As I looked in my closet while getting ready for work, I was reminded that Labor Day has passed. When I was younger, Easter meant you could start wearing white pants and sandals and Labor Day meant going back to black. Even though Labor Day is supposed to signify the end of summer, Mother Nature never seems to get the memo for our area.
Last week at the Thomson-McDuffie Convention and Visitor Bureau meeting, Executive Director Elizabeth Vance asked when the leaves start changing in McDuffie County. Evidently, she isn't from around here. I think there were six people present at that meeting and Ms. Vance received six different answers ranging from September to January. It would be a strange sight to drive down Main Street after Thanksgiving and see Christmas lights on bare tree limbs. As long as I can remember, the lights have twinkled amidst the fall-colored leaves.
Last week, I overheard three different people ask aloud the purpose of the Labor Day holiday. It seems the name is confusing, and people think the day is set aside for working.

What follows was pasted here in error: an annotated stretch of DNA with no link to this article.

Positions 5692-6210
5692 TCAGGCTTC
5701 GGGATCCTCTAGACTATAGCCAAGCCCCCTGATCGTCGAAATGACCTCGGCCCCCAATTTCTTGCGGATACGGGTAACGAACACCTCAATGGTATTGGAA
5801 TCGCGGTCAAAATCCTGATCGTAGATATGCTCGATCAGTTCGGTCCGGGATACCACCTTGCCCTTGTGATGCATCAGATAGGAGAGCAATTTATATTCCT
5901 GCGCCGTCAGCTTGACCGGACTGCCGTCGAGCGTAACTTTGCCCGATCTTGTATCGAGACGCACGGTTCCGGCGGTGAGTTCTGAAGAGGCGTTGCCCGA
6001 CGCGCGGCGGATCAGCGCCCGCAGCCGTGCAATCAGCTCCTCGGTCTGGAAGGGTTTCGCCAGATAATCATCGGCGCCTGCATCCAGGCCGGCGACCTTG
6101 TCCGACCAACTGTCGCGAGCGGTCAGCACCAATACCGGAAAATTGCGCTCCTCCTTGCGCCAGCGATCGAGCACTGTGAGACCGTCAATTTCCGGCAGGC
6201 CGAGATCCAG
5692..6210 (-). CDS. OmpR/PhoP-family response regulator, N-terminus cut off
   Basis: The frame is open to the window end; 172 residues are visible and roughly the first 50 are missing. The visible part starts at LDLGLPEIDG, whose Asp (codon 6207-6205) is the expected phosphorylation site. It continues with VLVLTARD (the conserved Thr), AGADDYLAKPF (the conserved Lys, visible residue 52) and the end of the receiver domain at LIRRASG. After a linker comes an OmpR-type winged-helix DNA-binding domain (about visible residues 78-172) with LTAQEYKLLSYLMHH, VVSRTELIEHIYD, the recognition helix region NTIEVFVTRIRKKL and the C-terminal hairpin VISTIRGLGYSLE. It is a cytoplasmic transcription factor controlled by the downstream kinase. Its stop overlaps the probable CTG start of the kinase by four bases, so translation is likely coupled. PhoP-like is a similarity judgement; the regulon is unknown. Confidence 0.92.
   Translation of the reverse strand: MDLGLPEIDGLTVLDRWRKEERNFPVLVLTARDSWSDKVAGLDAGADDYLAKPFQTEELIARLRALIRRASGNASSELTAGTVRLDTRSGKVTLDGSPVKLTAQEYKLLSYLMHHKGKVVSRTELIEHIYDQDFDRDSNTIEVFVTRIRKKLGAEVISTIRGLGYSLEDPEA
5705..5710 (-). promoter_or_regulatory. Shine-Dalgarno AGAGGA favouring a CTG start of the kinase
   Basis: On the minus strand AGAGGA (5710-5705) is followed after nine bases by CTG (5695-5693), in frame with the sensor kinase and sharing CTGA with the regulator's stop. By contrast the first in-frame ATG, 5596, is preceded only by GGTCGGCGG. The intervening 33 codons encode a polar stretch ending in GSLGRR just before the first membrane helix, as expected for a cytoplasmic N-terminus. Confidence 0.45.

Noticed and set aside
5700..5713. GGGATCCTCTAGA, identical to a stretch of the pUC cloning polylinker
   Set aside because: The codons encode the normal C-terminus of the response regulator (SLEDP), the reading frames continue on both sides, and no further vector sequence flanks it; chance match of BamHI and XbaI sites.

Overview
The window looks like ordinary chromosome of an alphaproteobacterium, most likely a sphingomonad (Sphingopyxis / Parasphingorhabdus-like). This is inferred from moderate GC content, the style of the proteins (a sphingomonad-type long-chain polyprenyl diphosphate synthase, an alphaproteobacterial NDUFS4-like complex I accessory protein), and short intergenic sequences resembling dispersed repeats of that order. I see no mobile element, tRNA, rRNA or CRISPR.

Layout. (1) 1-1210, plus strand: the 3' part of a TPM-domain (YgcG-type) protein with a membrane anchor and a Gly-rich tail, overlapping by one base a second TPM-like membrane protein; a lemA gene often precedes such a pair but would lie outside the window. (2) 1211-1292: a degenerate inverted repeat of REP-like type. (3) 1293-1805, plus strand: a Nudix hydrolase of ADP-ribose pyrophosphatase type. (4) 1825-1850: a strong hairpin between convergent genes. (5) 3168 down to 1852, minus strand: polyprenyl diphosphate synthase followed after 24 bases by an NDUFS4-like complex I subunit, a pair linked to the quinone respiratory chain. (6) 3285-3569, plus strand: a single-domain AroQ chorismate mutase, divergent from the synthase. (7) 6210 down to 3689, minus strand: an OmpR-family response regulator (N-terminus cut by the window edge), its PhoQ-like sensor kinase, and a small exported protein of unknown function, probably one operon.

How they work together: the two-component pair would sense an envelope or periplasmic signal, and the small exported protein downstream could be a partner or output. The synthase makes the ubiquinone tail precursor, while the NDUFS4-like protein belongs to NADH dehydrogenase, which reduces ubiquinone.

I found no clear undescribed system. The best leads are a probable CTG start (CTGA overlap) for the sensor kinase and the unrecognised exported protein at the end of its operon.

Through research on the infamous world wide web, I learned that Congress made it a federal holiday in 1894, in response to the May Day Riots that took place in Ohio two months earlier. During the riots, many unemployed took out their frustrations on city leaders.
It's no surprise that a labor union first dreamed up the holiday to create a day off for working citizens. I guess they were smart enough to figure out that the non-working citizens already had the day off.
Last Wednesday, I was beginning to think that the McDuffie County Commissioners were going to need some type of union to dream up a way for them to ease the frustrations of local tax payers. The number of people who attended the SPLOST forum was a clear indication of how concerned local residents are with the sales tax option in the next election.
As I interviewed people after the forum, I heard repeated comments about recent property reassessments and property taxes. Every American knows that a penny saved is a penny earned, and a penny earned is a penny taxed. Unfortunately, many think all taxes are the same. But SPLOST tax has absolutely nothing to do with property taxes.
The good thing about sales taxes are voters have a say-so. The bad thing is, if the government officials don't get the taxes from sales, they will have to get it another way. I don't understand everything about the reassessments. But my cohort, Billy Hobbs, is digging into it and working on an explanation. Stay tuned to upcoming editions of The Mirror.
And until then, it's okay with me to keep your white sandals on.